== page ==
Sept. 5, 2023 – In a new report posted online in the American Journal of Respiratory and Critical Care Medicine, a global consensus conference of 32 critical care experts with broad international representation and from diverse backgrounds has proposed a new definition of acute respiratory distress syndrome (ARDS). In addition to the experts, critical care societies from around the world provided input, once they received feedback from their members. The report, which builds on the 2012 Berlin Definition of ARDS, will be published Jan. 1, 2024 in the American Thoracic Society’s AJRCCM.
ARDS is a life-threatening illness in which the lungs are severely inflamed. It has a number of possible causes, including sepsis and severe pneumonia.
Leaders in the field saw the need for an expanded definition due to new research and developments in the diagnosis and treatment of ARDS such as:
- Expanded use of pulse oximetry in place of measurement of arterial blood gases (oxygen and carbon dioxide, which are measured through a blood draw). Recent clinical trials in ARDS have used SpO2/FIO2 (as measured by pulse oximetry) for patient selection and ARDS patients diagnosed using pulse oximetry measurement have similar outcomes to those diagnosed using arterial gas measurement.
- The use of high flow nasal oxygen (HFNO; use of nasal cannula to deliver a large amount of heated and humidified gas). The use of HFNO to manage severe hypoxemic respiratory failure, which occurs when there is not enough oxygen in the blood, has increased dramatically following publication of FLORALI trial results in 2015. In addition, HFNO was widely used at the height of the COVID-19 pandemic, providing further evidence of its usefulness.
- There has also been increased recognition that chest ultrasound, performed by trained personnel, can substitute for or serve as an adjunct to chest X-rays in settings that have limited resources and do not have access to X-ray equipment.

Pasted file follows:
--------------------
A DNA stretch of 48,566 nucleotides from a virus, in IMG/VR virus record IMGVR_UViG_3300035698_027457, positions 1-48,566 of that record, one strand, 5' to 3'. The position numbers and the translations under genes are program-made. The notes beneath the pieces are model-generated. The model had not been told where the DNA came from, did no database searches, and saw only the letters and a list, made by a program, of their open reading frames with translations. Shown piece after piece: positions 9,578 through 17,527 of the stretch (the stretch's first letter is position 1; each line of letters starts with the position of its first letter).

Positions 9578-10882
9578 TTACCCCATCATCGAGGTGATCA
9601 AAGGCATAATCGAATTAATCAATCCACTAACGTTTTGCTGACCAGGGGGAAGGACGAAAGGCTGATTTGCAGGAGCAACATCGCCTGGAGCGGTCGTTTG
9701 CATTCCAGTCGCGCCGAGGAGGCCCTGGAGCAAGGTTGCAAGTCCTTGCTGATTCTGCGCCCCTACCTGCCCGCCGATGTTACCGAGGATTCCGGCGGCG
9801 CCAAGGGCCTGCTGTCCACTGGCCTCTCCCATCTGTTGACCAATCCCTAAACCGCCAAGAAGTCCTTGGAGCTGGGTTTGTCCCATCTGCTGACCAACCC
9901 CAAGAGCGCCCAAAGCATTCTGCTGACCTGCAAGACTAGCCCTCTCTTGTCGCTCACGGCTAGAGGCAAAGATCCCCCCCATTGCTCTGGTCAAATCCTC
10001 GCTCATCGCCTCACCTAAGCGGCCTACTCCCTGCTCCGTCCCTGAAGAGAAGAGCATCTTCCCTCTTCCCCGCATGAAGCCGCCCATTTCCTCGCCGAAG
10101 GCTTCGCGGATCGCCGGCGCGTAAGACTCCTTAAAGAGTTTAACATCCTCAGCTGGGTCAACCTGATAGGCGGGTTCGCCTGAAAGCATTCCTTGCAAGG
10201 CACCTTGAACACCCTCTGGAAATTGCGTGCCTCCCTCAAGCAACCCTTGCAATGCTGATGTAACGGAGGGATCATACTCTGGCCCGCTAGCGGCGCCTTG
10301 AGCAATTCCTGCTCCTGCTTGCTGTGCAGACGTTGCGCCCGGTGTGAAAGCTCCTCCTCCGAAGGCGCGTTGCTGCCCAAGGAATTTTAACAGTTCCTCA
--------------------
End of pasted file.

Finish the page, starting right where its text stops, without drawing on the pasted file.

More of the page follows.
“One of the major limitations of the Berlin Definition is that its requirement for invasive or non-invasive ventilation cannot be met in settings where mechanical ventilation is not available,” said corresponding author Michael A. Matthay, MD, professor, medicine and anesthesia; associate director, critical care medicine; and senior associate, Cardiovascular Research Institute, University of California, San Francisco. “By expanding the definition of ARDS and the use of pulse oximetry and ultrasound to help diagnose and stage ARDS, and HFNO to treat it, we will be able to help many more patients who are in resource-limited settings. This expanded definition also opens up new avenues of research and will encourage clinical trials to test new treatments that can include more ARDS patients who were not previously included because they were not mechanically ventilated.”
As described in the article, the committee made minor modifications to the Berlin Definition’s conceptual model of ARDS and proposed four main recommendations:
- Include HFNO with a minimum flow rate ³ 30 liters a minute. HFNO has already demonstrated its value in critically ill patients and may have value in resource-limited settings throughout the world where mechanical ventilation is not available.
- As an alternative to arterial blood gas measurements, use arterial oxygen tension (SpO2/FIO2), as measured with pulse oximetry, for ARDS diagnosis and assessment of severity if SpO2 is less than or equal to 97 percent. This measurement will help identify hypoxemia earlier, making trials and early interventions with non-intubated patients more feasible.
- Retain bilateral lung opacities (areas of the lung that appear more opaque) for imaging criteria, but add ultrasound as an imaging modality, especially in resource-limited areas.
- In resource-limited settings, do not require positive end-expiratory pressure (PEEP; the positive pressure that remains in airways at the end of exhalation), oxygen flow rate, or specific respiratory support devices.
“The new definition will likely enhance recognition of ARDS in many patients at an earlier stage of their respiratory failure, when interventions are more likely to succeed,” said Dr. Matthay.
American Journal of Respiratory and Critical Care Medicine
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